Between events, one could discover the city and its outskirts as well. On average Las Vegas receives over 100,000 visitors a day. The town keeps itself clean and as trouble-free as possible. Since we were there over a weekend, the place had a Mardi Gras feel to it as you tromped around–lots of traffic and partying pedestrians. Unlike Austin, there was a marked absence of street panhandlers. Cigarette smoking is tolerated everywhere. In fact, there was a cigarette machine in the lobby of our hotel. I hadn’t seen one of those in Austin since the late 70’s. We were amazed to find slot machines in the convenience stores. On two different days, we drove out to the spectacular Red Rock Canyon National Conservation Area. This stands at the foothills of the mountains and was about five minutes by car from the edge of town. It had served as a preserve for wild horses and burros but we were told by a park attendant that all the wild horses had been packed up and shipped out two years ago and only a few burros were left.

At the show, I was struck by the respectful nature of the audience. Whenever a dressage test was ridden, the crowd was dead silent. As the jumpers vied for scores, a soft groan might follow a knocked rail or soft clapping once competitors cleared a difficult jump. Everyone seemed acutely aware of how sensitive horses are to strange noises and withheld their enthusiasm until the pair had totally finished their round. In fact, it’d be so quiet in the huge auditorium that even if you sat in the nosebleed section, you could hear Anne Kursinski grunt as she prompted her jumper to clear his obstacles. As the jumpers strode into the ring and confidently surveyed the challenging courses one was struck by the freedom in their hips.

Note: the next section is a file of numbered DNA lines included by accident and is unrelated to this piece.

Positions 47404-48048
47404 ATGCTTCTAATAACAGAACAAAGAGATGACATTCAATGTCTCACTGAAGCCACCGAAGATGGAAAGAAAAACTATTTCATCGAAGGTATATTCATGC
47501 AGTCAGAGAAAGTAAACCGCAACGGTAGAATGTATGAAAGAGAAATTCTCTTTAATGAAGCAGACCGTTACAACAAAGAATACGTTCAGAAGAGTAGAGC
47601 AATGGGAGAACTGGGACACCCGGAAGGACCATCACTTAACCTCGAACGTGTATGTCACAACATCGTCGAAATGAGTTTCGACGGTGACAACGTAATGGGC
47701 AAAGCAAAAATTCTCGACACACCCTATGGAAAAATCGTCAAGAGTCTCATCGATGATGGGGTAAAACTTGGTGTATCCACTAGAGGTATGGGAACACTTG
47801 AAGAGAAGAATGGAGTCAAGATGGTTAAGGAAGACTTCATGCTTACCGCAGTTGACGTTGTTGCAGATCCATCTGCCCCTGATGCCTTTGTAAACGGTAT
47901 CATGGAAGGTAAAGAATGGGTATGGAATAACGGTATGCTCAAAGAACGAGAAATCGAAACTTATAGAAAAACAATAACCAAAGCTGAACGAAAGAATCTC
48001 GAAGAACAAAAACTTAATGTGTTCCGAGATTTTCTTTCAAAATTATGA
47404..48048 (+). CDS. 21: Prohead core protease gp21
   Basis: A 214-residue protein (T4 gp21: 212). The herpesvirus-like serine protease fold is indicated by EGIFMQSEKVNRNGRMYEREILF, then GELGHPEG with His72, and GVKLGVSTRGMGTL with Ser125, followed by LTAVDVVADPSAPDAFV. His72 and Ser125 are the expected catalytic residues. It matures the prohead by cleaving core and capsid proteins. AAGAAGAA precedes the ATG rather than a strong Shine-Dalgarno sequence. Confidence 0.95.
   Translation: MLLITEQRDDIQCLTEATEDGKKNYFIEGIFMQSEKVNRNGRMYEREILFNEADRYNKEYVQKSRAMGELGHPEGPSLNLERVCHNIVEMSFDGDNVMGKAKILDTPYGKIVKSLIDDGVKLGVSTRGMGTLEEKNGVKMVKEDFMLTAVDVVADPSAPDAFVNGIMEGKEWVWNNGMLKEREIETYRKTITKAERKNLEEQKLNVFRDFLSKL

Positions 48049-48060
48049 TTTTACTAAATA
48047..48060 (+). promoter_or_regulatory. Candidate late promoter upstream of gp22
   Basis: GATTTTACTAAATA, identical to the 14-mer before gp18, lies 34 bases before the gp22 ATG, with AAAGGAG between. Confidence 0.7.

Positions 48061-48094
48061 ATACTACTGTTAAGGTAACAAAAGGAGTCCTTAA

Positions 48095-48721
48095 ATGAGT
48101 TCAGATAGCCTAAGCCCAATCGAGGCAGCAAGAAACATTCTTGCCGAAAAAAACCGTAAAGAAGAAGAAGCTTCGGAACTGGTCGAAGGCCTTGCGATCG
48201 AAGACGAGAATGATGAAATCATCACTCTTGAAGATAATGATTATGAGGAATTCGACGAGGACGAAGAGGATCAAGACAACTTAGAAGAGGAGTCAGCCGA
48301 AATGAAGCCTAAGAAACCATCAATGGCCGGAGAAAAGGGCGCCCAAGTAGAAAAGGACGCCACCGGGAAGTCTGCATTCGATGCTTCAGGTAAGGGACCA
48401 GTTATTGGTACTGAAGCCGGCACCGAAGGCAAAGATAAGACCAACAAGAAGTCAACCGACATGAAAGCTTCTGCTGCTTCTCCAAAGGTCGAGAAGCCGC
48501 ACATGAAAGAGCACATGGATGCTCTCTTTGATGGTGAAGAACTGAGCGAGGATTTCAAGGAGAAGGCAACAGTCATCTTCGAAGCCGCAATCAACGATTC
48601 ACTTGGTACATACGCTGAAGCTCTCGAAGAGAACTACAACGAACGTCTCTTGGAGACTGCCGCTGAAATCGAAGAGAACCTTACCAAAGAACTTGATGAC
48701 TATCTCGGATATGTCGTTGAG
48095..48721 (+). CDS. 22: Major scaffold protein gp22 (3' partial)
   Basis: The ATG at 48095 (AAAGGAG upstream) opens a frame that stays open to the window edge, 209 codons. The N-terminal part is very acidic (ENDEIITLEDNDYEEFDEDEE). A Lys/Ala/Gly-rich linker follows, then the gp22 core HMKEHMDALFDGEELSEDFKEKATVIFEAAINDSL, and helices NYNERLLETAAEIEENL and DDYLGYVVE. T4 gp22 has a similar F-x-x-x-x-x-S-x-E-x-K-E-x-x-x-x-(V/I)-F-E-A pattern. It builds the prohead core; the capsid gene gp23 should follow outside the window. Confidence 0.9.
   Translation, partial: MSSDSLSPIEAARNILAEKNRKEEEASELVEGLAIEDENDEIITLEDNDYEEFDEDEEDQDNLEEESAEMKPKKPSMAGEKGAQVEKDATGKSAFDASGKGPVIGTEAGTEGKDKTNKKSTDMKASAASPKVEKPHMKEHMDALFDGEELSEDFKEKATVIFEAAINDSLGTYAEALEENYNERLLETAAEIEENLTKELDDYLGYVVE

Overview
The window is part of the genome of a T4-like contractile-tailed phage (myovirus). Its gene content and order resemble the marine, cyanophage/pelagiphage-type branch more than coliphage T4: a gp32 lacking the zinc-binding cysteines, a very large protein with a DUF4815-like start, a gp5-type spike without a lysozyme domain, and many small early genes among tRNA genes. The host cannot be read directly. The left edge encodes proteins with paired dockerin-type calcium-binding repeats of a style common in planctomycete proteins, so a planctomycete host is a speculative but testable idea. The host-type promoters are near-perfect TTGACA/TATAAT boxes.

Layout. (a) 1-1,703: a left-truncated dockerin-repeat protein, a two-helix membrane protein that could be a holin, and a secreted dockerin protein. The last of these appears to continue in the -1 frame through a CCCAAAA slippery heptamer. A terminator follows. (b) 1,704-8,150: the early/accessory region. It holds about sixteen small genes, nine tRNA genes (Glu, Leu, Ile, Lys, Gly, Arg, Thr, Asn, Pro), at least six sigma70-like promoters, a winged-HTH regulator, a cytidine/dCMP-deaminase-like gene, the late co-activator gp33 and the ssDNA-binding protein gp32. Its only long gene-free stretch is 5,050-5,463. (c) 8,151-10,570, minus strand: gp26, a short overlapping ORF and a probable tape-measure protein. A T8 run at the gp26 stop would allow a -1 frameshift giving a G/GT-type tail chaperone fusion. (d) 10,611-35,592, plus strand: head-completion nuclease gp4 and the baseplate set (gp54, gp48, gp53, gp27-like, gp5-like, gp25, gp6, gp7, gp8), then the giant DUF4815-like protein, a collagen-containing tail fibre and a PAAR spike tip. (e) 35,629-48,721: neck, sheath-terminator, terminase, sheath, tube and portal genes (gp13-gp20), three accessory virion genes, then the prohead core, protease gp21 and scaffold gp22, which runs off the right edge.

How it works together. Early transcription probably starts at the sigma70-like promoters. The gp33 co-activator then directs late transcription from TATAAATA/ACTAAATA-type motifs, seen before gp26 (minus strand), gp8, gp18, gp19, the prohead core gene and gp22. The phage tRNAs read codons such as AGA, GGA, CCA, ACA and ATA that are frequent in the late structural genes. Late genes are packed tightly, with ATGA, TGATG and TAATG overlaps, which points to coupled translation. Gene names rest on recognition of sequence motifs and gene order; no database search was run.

Debbie MacDonald (USA) on Brentina with a score of 83.450

The dressage mounts appeared as sleek, toned and balanced as any professional dancer. I was struck by the hands of Great Britain’s jumper rider Michael Whitaker and Rodriguez Pessoa of Brazil. Both men’s hands literally flowed with their horses which has inspired me to work on that aspect of my own riding ever since. The dressage horses were kept dead straight in their bodies–no crooked canters here! To see one rider and horse combination after the other perform at such a high level made a spectator appreciate how uncommon it is to see that level of consistency at home. Of course, we were watching the some of the best riders in the world.

The last morning of our stay we were impressed to see a large article about the World Cup in the city newspaper, The Las Vegas Review-Journal. Now that is something never seen in Austin–mainstream coverage of equestrian events. Las Vegas knows how to make everyone feel at home, even horse people.

1st Place
Meredith Michaels Beerbaum
2nd Place
Michael Whitaker
Great Britain
3rd Place (Tie)
Lars Nieberg
3rd Place (Tie)
Marcus Ehning
1st Place
Anky van Grunsven (Score 86.725)
Kelkic Salinero
2nd Place
Edward Gal (Score 85.225)
Geldnet Lingh
3rd Place
Debbie MacDonald (Score 83.450)